Emotion & Empathy Circuitry in Infants

For some reason I started reading The Science of Evil [1] again. It is an easy read, and I needed to relax. Not that reading about the scientific basis of evil, or rather as Baron-Cohen puts it, the erosion of empathy, is a particularly relaxing pastime. However, as it seems as good a place as any to get back to intellectualizing.

Circuits in the brain

At last reading, I noticed that one of the figures showed components of the ’empathy circuit’. This piqued my interest, since my favorite part of the brain is the limbic system, discovered by James Papez [2] in 1937, to contain the components of the emotional circuit, including a thalamic relay.

Emotional circuit

The limbic circuit consists of structures that lie along the midline of the brain. They include gray matter structures and white matter cabling: the olfactory bulbs, hippocampus, amygdala, anterior thalamic nuclei, fornix, column of fornix, mamillary body, Septum pellucidum, habenular commisure, cingulate gyrus and parahippocampal gyrus. [3] ‘Limbus’ means border. The limbic system comprises the edge of the cortex. [4]

Empathy circuit

The empathy circuit as described by Baron-Cohen consists of the following structures: [5]

  1. Medial Prefrontal Cortex – described as the ‘hub’ for processing social information
  2. Orbito-frontal Cortex – associated with judgment of social situations
  3. Frontal Operculum – also involved with language
  4. Inferior Frontal Gyrus – associated with difficulties in emotional recognition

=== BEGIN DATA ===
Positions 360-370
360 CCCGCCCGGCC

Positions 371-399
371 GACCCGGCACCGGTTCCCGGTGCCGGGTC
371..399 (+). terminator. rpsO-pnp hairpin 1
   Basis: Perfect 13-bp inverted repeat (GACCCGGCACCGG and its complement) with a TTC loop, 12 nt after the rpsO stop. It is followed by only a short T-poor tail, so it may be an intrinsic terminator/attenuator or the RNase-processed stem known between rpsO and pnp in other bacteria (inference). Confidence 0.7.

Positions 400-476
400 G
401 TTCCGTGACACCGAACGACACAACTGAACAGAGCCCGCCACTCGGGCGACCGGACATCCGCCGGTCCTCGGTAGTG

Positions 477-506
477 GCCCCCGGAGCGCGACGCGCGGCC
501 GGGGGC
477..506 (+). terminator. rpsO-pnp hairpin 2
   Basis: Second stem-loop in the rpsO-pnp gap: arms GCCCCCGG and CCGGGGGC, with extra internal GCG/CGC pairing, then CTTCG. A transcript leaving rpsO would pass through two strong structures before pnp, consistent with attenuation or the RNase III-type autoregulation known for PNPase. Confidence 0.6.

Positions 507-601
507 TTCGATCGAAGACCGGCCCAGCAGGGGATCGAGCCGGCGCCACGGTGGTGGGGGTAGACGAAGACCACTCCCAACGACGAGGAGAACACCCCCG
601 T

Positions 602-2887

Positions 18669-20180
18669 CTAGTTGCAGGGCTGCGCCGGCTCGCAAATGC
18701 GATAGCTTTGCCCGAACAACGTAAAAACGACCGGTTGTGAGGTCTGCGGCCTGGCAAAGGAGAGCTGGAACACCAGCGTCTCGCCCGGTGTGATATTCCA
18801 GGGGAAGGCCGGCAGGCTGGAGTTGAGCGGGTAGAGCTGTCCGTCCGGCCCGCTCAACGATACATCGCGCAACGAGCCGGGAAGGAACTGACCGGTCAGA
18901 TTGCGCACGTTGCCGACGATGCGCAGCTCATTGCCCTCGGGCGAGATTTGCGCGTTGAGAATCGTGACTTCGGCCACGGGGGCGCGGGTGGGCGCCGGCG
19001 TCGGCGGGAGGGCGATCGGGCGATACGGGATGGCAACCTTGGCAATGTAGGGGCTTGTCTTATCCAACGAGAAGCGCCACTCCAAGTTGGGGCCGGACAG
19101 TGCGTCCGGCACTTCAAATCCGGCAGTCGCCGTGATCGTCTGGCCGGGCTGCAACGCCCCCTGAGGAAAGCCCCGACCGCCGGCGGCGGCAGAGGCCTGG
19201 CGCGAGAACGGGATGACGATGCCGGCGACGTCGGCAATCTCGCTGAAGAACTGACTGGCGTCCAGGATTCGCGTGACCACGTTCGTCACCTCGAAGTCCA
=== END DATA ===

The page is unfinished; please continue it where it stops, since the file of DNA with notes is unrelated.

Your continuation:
5. Caudal Anterior Cingulate Cortex and Anterior Insula – activated as part of the “pain matrix”
  6. Temporoparietal Juction – involved with the “Theory of Mind”
  7. Superior Temporal Sulcus – involved with monitoring the gaze
  8. Somatosensory Cortex – involved with tactile sensation and when tactile sensation is observed in others
  9. Inferior Parietal Lobule and Inferior Parietal Sulcus – parts of the mirror neuron system
  10. Amygdala – a part of the limbic system for emotional regulation and learning


For those unfamiliar with brain anatomy, these terms may be daunting. For those interested, however, it is worthwhile to dig in.

The non-intellectual side

One doesn’t have to know anything about the emotional circuit or the empathy circuit to have emotions or empathy. However, perhaps attention to infants can forewarn parents about future development of emotion or empathy circuit components. A very recent article in Nature suggests that eye contact in infants as young as 2-6 months can indicate the future presence of autism. [6] Perhaps early intervention can improve the chances for development of more intact brain circuitry to process inputs related to emotion and empathy.

Jack and Will

[1] Baron-Cohen, S. The Science of Evil New York: Basic Books 2012

[2] Papez, J.W. A Proposed Mechanism Of Emotion Arch NeurPsych. 1937;38(4):725-743.

[4] Lautin, A.L. The Limbic Brain New York: Springer, 2001

[5] Baron-Cohen, S. The Science of Evil New York: Basic Books 2012  pg 31-40

[6] Jones, W. & Klin, A. Attention to eyes is present but in decline in 2-6-month-old infants later diagnosed with autism Nature (2013) doi:10.1038/nature12715 Published online  06 November 2013

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